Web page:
{
    try
    {
        var searcher = new
           ManagementObjectSearcher
             (@"\\"+ selectedServer +@"\root\CIMV2",
              "SELECT * FROM Win32_PerfFormattedData_PerfOS_Processor WHERE Name=\"_Total\"");

        ManagementObjectCollection collection = searcher.Get();
        ManagementObject queryObj = collection.Cast<ManagementObject>().First();

        return Convert.ToInt32(queryObj["PercentIdleTime"]);
    }
    catch (ManagementException e)
    {
        MessageBox.Show("An error occurred while querying for WMI data: " + e.Message);
    }
    return -1;
}
  • 1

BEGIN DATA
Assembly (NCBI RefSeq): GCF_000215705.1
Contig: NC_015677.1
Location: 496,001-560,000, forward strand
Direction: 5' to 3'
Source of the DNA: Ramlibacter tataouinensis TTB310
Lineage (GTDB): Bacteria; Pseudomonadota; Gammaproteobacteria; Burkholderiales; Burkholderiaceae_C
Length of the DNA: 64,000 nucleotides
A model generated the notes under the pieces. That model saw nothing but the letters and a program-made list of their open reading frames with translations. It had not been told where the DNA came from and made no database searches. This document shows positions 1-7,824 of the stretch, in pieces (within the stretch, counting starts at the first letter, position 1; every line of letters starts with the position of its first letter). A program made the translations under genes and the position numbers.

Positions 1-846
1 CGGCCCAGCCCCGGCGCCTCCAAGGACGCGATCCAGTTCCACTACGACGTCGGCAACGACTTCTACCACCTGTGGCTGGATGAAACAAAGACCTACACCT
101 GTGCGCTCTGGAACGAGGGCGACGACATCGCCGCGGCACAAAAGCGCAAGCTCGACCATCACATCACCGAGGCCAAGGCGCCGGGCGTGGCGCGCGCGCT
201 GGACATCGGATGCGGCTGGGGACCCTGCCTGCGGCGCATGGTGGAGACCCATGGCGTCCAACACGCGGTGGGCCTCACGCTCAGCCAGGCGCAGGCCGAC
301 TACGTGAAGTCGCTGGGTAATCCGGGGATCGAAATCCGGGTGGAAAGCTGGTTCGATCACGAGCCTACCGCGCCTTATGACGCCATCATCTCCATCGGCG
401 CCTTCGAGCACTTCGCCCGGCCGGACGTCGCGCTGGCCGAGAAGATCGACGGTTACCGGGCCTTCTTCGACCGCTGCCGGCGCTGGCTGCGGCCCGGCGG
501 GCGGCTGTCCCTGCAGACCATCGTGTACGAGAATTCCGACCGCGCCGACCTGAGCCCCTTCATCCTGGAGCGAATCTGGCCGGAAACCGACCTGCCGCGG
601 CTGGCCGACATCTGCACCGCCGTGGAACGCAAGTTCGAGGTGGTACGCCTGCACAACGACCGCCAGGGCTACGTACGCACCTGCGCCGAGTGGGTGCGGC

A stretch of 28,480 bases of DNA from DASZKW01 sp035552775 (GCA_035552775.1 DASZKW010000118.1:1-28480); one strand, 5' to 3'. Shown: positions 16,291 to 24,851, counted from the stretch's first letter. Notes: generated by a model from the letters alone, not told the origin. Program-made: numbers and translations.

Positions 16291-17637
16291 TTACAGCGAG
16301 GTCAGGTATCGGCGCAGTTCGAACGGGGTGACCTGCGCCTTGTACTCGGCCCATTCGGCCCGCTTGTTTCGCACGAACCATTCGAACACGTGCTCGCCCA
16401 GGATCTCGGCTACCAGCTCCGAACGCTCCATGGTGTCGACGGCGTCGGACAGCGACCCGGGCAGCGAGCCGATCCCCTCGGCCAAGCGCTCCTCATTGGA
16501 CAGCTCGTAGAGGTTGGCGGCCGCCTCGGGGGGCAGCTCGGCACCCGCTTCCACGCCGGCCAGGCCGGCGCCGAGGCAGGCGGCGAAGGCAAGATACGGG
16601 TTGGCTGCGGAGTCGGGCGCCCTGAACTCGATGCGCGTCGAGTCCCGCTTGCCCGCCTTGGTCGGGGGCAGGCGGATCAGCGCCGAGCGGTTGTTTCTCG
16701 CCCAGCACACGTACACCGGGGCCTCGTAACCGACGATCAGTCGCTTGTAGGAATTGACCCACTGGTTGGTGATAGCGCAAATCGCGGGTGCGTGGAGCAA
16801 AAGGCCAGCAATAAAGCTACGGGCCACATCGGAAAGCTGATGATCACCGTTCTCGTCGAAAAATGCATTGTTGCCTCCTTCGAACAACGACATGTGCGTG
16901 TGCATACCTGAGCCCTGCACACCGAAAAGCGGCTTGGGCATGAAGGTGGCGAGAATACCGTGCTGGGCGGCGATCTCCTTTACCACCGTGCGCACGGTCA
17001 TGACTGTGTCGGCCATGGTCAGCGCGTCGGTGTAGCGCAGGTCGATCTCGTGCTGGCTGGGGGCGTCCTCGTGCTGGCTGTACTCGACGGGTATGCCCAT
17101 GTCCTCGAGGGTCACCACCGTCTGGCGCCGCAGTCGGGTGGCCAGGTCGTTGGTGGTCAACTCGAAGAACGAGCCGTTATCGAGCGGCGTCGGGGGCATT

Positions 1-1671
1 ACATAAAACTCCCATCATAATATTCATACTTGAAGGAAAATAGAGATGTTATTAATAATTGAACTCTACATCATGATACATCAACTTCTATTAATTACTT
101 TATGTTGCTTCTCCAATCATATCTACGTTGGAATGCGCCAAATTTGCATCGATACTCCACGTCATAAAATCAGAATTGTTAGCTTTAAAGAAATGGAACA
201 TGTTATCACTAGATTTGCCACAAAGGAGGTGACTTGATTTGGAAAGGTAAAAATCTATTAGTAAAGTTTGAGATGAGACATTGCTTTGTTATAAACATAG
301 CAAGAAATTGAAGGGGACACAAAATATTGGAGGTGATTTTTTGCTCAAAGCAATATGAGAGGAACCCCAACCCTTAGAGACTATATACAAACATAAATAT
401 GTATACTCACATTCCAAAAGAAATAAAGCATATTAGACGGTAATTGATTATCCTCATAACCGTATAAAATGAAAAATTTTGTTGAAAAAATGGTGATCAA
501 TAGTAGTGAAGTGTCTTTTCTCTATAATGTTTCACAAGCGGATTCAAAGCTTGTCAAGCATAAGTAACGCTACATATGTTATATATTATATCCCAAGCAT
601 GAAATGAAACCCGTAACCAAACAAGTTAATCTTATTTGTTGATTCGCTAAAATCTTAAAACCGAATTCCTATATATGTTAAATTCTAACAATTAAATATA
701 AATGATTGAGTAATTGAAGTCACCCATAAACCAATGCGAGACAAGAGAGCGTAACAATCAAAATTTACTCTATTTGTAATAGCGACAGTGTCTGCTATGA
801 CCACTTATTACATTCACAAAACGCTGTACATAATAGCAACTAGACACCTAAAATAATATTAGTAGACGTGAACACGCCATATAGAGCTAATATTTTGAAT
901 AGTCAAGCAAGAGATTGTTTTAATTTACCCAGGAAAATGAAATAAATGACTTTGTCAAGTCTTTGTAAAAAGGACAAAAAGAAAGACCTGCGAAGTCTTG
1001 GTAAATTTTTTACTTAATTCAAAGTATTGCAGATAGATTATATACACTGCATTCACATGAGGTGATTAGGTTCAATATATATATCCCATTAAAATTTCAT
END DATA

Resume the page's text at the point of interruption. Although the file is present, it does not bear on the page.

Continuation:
You forgot the "new". new ManagementObjectSearcher ... – SepehrM Jul 20 '14 at 10:36
9

You can use WMI to get CPU percentage information. You can even log into a remote computer if you have the correct permissions. Look at http://www.csharphelp.com/archives2/archive334.html to get an idea of what you can accomplish.

Also helpful might be the MSDN reference for the Win32_Process namespace.

See also a CodeProject example How To: (Almost) Everything In WMI via C#.

5

CMS has it right, but also if you use the server explorer in visual studio and play around with the performance counter tab then you can figure out how to get lots of useful metrics.

3

This seems to work for me, an example for waiting until the processor reaches a certain percentage

var cpuCounter = new PerformanceCounter("Processor", "% Processor Time", "_Total");
int usage = (int) cpuCounter.NextValue();
while (usage == 0 || usage > 80)
{
     Thread.Sleep(250);
     usage = (int)cpuCounter.NextValue();
}
  • why are you sleeping when the usage is 0? – watashiSHUN Aug 18 '16 at 18:27
2